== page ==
Vintners Who Share a Vision

By Karen Page and Andrew Dornenburg
Wednesday, August 1, 2007

Maurice de la Sizeranne, blinded at age 9, went on to become an activist, writer and publisher for the visually impaired, inventing and popularizing the first abbreviated version of Braille.

Seventy-seven years after his death, in 1994, a French winemaker placed the first-ever wine label in both Braille and regular text on his Monier de la Sizeranne Hermitage wine as a tribute to the Sizeranne family, which had previously owned the vineyard.

Things might have ended at that. But the winemaker was the legendary Rhone producer Michel Chapoutier, whose commitment is so unwavering that every label of every bottle of wine he has sold since 1996 has included key information in Braille, which has helped to spur a growing trend worldwide.

His M. Chapoutier winery has been joined by others around the globe -- in Australia (Sandalyn Wilderness Estate), the Czech Republic (Galant), Italy (Ciavolich), Portugal (Pinhal da Torre; see "In the Wine Aisle" below) and South Africa (Bon Cap) -- and even beer producers (Germany's Uerige) in using Braille on at least some of their labels. Since 2005, winemakers in South Africa's Worcester wine region, home for more than a century to the Institute for the Blind, have offered the world's first wine bottles with Braille characters molded into the glass as a way to help Worcester wines stand out in a crowded global marketplace.

Chapoutier has been a pioneer in areas other than labeling. After taking over his family's ailing winery -- established in the Rhone Valley nearly a century ago -- in 1990 at the age of 26, Chapoutier embraced biodynamic practices in the cultivation of his vineyards. His efforts have produced more than a half-dozen wines earning perfect 100-point scores from wine critic Robert M. Parker Jr., not to mention impressive wines more easily within the reach of mere mortals.

The 2005 M. Chapoutier La Bernardine Chateauneuf-du-Pape Rouge ($38) took us on a journey from its floral nose through its ripe cherry and plum flavors to its earthy, almost gamy, finish; it provided an ideal complement to rare lamb. We were surprised to discover that its equally finessed white counterpart also paired respectably with lamb, which is no easy task for a white.

The 2005 M. Chapoutier Cotes-du-Rhone "Belleruche" Blanc is an absolute steal at $15. Anyone who has enjoyed the combination of fresh goat cheese and slices of pear will find the juicy pear flavor of this refreshing white absolutely stunning with chevre. A blend of Bourboulenc, Clairette and Grenache Blanc grapes, it's beautifully balanced and an ideal accompaniment to grilled fish, chicken or pork.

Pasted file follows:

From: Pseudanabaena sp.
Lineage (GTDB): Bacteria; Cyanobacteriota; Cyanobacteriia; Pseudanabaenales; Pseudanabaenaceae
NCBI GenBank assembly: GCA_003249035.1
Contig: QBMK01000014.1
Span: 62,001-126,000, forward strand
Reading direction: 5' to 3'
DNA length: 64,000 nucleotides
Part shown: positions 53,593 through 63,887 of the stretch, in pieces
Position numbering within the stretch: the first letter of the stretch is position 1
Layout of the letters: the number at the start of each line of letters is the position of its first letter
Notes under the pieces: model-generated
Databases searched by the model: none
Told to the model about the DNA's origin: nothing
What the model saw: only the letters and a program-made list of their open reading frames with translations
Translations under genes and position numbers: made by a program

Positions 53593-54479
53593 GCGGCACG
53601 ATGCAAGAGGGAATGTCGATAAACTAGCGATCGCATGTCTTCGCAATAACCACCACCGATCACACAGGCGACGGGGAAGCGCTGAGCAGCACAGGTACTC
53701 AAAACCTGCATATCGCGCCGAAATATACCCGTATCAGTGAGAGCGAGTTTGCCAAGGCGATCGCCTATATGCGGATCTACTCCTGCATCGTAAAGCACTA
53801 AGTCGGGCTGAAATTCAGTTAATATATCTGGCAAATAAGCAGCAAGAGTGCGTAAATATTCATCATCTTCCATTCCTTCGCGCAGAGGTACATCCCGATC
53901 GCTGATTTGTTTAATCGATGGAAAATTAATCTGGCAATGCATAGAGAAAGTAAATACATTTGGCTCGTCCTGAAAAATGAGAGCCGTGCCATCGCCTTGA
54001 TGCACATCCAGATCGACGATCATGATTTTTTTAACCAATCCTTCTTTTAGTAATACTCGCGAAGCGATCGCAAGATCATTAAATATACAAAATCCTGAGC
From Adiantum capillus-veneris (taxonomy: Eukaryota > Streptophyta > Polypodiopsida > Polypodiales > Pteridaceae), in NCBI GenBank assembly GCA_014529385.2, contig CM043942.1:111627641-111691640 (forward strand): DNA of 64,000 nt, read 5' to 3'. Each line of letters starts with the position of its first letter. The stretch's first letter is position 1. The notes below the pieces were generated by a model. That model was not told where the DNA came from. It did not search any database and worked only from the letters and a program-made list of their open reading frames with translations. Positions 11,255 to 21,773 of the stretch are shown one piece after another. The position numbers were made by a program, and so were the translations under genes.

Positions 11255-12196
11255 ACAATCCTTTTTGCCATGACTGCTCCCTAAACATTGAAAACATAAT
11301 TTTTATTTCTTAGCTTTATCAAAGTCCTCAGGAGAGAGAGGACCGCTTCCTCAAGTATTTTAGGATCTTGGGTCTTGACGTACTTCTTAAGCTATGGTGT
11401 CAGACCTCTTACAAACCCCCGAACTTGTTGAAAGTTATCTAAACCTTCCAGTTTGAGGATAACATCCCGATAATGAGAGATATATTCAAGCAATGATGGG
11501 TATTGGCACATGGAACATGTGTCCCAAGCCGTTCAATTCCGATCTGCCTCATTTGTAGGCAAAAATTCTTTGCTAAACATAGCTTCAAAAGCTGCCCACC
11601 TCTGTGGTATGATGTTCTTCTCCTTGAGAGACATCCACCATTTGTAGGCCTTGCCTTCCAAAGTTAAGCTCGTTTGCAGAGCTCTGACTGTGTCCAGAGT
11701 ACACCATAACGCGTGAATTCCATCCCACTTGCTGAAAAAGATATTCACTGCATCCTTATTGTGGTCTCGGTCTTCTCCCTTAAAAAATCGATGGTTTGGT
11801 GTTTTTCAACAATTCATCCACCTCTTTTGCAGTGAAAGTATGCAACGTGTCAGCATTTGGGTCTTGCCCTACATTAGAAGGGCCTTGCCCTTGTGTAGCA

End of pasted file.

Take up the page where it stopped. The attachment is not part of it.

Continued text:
Saeed Bennani, manager and sommelier of Washington's IndeBleu restaurant, featuring what he describes as "modern cuisine with Indian flavors," has been buying wines professionally for 16 years, "and buying M. Chapoutier wines for all 16 of them," he says. "I love all Rhone wines -- from Chateauneuf-du-Pape to Gigondas -- for their smoked sausage and spice characteristics, but certainly Chapoutier's in particular," which allow a taste of the earth, or terroir. "The Braille on the label is a great statement from the winemaker that 'My wine is for everybody.' " His wine list features 1999 M. Chapoutier "Les Becasses" Cote-Rotie ($156 at IndeBleu), which Bennani deems "perfect" with the restaurant's seven-spice-crusted filet mignon.

The Foundation Fighting Blindness's "New Wines of the World" fundraiser held at the Field School in Northwest last year poured 1999 M. Chapoutier Saint-Joseph Deschants ($38), helping to raise $20,000 for research. "For me, the Braille labels on Chapoutier wines represent inclusiveness and independence," says FFB event chairwoman Moira Shea, whose former guide dog Beau in 1997 was the first ever allowed onto the Senate floor. "At this year's benefit on September 28, we're planning to auction a case of donated M. Chapoutier wine."

Shea also is impressed with the efforts of Virginia winery Chateau Morrisette. A percentage of sales of its Liberty and Independence blended wines at goes to local nonprofit organizations providing service dogs for the blind. Similarly, the California brand Dog House donates 50 cents of every bottle sold of its merlot and chardonnay to benefit Guide Dogs for the Blind ( The latter wines' cartoonish labels belie their contents, as the fruit-forward and food-friendly 2004 Dog House "Maxie's Merlot" and 2005 Dog House "Charlie's Chardonnay" (each $10) have won "best buy" recommendations from other wine reviewers in addition to our own.

All of which would no doubt please Maurice de la Sizeranne. In the final chapter of his book "The Blind as Seen Through Blind Eyes" (Putnam, 1893), he asks, "May not we be instrumental in giving hope and happiness to those who are less fortunate than we, by aiding them to become self-sustaining?" He would be heartened to know that a growing number of winemakers are answering in the affirmative.

Andrew Dornenburg and Karen Page, award-winning authors of "What to Drink With What You Eat," can be reached through their Web site,, or

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